Odd-year teams events are distinct from the older series of teams championships (now biennial in even years) and even-year pairs events are distinct from the older series of pairs championships (now biennial in odd years). Some conditions differ.

This article covers all "world championships" for youth teams while World Junior Pairs Championship covers all "world championships" for youth pairs or individuals.


The Youth Teams series has moved around the world, with only one of the last 10 renditions in Europe. Meanwhile all eight renditions (to 30 August 2011) now counted in the Youth Pairs series have been in Europe.[4]

The distinct Youth Congress has been held 2009 in Turkey and 2011 in Croatia.


The World Youth Teams Championships now comprise three concurrent events or flights: the original Juniors, the Youngsters from 2004, and the Girls from 2010. The latter are sometimes called "Schools" and "Young Ladies", as they were christened in Europe before adoption at the world level.

The Juniors format has evolved. Currently all three flights determine three medalists. They end with a knockout stage and a playoff between losing semifinalists; that is, two concluding matches determine first and third places.


The Netherlands won the inaugural world championship for junior teams in 1987 and won the Bermuda Bowl in 1993 with three of the recent junior players: Boer, Leufkens, and Westra. No other junior teams champions have so quickly won the Bermuda Bowl.

Year, Site, Entries Juniors Medalists
1987 [5]

Amsterdam, Netherlands

5 teams

1.   Netherlands Netherlands
Wubbo de Boer, Jan Jansma, Enri Leufkens, Marcel Nooijen, Rob van Wel, Berry Westra
2. France France
Bénédicte Cronier, Alexis Damamme, Christian Desrousseaux, Franck Multon, Jean-Christophe Quantin, (François Crozet)*
3. United States USA
Guy Doherty, Jon Heller, Billy Hsieh, Asya Kamsky, Aaron Silverstein
1989 [6]

Nottingham, England

8 teams

1. United Kingdom Great Britain
John Hobson, Derrick Patterson, John Pottage, Andrew Robson, Gerald Tredinnick, Stuart Tredinnick
2. Argentina Argentina
Alejandro Bianchedi, Marcelo Cloppet, Juan Quitegui, Claudio Varela, (Alexis Pejacsevich, Leonardo Rizzo)*
3. France France
Alexis Damamme, Christian Desrousseaux, Pierre-Jean Louchart, Franck Multon, Jean-Christophe Quantin
1991 [7]

Ann Arbor, Michigan, USA

12 teams

1. United States USA 2 [N 4]
Martha Benson, John Diamond, Jeff Ferro, Brian Platnick, Wayne Stuart, Debbie Zuckerberg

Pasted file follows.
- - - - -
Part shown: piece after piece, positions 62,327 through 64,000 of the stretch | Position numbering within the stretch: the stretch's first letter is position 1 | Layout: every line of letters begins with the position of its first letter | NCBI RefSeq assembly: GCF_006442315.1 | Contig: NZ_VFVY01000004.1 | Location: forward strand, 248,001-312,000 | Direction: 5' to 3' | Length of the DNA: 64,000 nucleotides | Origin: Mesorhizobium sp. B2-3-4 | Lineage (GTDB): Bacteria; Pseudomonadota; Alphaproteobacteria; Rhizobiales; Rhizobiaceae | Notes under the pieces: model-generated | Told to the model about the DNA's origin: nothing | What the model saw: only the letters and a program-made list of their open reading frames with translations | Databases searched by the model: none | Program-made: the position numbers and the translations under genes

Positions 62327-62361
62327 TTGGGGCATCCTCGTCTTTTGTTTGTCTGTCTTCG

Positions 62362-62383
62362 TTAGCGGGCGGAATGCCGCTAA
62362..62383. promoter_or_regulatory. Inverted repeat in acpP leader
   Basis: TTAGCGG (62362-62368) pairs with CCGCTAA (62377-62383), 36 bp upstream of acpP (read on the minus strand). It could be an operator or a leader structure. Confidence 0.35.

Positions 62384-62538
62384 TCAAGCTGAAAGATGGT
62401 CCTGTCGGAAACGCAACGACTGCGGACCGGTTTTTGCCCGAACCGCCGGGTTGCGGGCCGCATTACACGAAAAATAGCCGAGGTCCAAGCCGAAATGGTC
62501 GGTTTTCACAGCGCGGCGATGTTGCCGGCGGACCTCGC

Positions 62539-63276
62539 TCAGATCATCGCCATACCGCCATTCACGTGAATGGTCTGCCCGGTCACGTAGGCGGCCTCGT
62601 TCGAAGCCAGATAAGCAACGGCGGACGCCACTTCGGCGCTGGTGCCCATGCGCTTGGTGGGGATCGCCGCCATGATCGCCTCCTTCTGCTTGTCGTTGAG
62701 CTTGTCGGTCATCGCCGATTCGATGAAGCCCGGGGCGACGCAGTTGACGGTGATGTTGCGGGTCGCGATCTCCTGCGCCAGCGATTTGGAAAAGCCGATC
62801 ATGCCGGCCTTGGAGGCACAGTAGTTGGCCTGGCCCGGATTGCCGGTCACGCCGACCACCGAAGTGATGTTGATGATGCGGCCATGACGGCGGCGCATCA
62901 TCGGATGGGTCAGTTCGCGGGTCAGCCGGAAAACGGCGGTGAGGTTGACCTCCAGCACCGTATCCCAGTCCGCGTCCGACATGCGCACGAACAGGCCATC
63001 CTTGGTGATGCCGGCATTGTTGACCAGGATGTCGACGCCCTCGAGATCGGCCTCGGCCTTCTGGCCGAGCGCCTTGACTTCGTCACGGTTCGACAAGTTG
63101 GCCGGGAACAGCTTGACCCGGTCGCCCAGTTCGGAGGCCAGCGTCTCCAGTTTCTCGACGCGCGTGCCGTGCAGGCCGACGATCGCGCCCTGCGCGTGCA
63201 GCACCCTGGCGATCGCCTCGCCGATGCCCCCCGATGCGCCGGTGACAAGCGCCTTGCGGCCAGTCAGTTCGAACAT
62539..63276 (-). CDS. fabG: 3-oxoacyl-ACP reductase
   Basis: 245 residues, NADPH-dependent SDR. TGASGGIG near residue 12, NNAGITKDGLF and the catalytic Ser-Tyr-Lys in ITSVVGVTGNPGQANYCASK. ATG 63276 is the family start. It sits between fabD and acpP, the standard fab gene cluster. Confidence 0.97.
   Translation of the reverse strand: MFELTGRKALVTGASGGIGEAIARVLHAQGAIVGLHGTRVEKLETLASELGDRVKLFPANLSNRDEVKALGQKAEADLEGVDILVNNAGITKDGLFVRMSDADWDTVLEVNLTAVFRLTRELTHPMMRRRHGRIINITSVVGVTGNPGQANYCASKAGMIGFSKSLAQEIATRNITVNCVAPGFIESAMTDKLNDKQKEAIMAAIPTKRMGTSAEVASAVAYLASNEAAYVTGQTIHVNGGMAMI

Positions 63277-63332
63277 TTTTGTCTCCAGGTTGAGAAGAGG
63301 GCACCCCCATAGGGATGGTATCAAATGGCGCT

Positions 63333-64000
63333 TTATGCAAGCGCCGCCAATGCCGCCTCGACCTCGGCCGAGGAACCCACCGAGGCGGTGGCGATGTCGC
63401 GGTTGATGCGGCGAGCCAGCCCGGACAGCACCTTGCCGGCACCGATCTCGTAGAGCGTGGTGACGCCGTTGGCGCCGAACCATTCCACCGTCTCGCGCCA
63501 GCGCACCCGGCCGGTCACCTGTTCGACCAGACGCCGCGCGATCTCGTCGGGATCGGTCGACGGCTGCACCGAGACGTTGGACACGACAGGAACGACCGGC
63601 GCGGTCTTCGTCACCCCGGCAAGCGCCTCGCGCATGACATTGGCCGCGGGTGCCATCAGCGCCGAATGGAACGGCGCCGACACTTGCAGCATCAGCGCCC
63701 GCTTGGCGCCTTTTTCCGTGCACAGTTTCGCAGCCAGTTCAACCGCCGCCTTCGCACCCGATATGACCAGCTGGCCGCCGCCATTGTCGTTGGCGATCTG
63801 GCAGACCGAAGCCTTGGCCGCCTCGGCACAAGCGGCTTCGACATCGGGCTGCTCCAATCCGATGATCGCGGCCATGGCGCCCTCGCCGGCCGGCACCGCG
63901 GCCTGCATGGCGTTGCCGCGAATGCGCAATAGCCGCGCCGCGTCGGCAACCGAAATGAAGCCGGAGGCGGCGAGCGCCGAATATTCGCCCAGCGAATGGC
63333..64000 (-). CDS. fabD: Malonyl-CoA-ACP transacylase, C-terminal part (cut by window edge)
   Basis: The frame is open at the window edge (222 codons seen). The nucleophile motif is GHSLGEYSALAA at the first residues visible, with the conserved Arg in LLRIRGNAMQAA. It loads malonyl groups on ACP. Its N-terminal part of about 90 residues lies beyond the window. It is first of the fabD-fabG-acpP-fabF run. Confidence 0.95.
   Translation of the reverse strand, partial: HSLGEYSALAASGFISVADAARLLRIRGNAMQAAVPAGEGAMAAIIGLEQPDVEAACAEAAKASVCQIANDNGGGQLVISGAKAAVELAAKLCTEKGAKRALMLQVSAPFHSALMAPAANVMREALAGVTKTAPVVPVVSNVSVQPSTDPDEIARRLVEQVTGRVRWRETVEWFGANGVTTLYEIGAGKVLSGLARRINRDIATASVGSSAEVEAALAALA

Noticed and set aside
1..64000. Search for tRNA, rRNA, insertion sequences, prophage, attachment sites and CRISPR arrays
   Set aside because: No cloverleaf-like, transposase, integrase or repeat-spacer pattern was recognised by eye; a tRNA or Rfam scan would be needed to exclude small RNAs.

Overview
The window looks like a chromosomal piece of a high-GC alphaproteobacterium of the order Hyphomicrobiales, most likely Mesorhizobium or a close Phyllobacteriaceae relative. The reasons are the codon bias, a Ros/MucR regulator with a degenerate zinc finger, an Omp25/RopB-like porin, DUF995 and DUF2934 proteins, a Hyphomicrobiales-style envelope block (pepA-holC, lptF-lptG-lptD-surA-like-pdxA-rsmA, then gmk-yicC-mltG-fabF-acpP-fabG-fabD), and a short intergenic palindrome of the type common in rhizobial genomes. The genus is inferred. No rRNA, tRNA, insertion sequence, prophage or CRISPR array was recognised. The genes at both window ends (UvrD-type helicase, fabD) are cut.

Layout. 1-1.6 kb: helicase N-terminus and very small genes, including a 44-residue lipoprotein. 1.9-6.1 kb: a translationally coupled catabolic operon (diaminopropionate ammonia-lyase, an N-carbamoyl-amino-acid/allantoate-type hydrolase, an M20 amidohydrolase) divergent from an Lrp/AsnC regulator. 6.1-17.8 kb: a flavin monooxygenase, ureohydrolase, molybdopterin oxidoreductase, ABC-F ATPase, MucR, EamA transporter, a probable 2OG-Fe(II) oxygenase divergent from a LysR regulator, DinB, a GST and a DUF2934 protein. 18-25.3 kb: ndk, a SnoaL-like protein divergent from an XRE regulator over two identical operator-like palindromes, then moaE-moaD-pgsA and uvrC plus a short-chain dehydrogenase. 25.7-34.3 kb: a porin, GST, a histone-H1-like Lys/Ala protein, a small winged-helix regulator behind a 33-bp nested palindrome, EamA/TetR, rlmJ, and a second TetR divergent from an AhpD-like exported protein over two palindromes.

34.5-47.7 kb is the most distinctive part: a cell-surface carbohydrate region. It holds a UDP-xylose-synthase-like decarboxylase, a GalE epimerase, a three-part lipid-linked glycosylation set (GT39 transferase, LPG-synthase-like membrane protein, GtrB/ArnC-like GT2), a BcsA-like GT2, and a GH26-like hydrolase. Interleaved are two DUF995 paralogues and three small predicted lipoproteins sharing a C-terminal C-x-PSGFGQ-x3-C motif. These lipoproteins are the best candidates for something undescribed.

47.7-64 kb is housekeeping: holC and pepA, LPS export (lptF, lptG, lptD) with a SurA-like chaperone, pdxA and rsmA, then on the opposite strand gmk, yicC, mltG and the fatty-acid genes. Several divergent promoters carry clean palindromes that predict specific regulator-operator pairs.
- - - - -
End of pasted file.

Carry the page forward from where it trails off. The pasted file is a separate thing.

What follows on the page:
2. Canada Canada
Mark Caplan, Fred Gitelman, Bronia Gmach, Geoff Hampson, Michael Roberts, Eric Sutherland
3. Australia Australia
Robert Fruewirth, Matthew Mullamphy, Peter Newman, John Spooner, Ben Thompson, Jim Wallis
1993 [8]

Aarhus, Denmark

15 teams

1. Germany Germany
Guido Hopfenheit, Marcus Joest, Klaus Reps, Roland Rohowsky, (Rolf Kühn, Frank Pioch)**
2. Norway Norway
Lasse Aaseng, Geir Helgemo, Svein Gunnar Karlberg, Espen Kvam, Jørgen Molberg, Kurt-Ove Thomassen
3. United States USA 1[N 4]
Jeff Ferro, Eric Greco, Leni Holtz, Rich Pavlicek Jr., Kevin Wilson, Debbie Zuckerberg
1995 [9]

Bali, Indonesia

12 teams

1. United Kingdom Great Britain
Jeffrey Allerton, Danny Davies, Jason Hackett, Justin Hackett, Phil Souter, Tom Townsend
2. New Zealand New Zealand
David Ackerley, Ashley Bach, Ishmael Del'Monte, Nigel Kearney, Charles Ker, Scott Smith
3. Denmark Denmark
Freddy Brøndum, Mathias Bruun, Nicolai Kampmann, Lars Lund Madsen, Morten Lund Madsen, Jacob Røn
1997 [10]

Hamilton, Ontario, Canada

18 teams

1. Denmark Denmark
Freddy Brøndum, Mik Kristensen, Lars Lund Madsen, Morten Lund Madsen, Mikkel Bensby Nøhr, Jacob Røn
2. Norway Norway
Boye Brogeland, Thomas Charlsen, Espen Erichsen, Christer Kristoffersen, Bjørn Morten Mathisen, Øyvind Saur
3. Russia Russia
Arseni Chour, Youri Khiouppenen, Jouri Khokhlov, Dmitri Lobov, Alexander Petrunin, Boris Sazonov
1999 [11]

Fort Lauderdale, Florida, USA  

16 teams

1. Italy Italy
Bernardo Biondo, Mario D'Avossa, Riccardo Intonti, Matteo Mallardi, (Furio Di Bello, Stelio Di Bello)**
2. United States USA 2 [N 4]
Tom Carmichael, Eric Greco, Chris Willenken, Joel Wooldridge, (Chris Carmichael, David Wiegand)*
3. Denmark Denmark
Gregers Bjarnarson, Anders Hagen, Kasper Konow, Mik Kristensen, Morten Lund Madsen, Mikkel Bensby Nøhr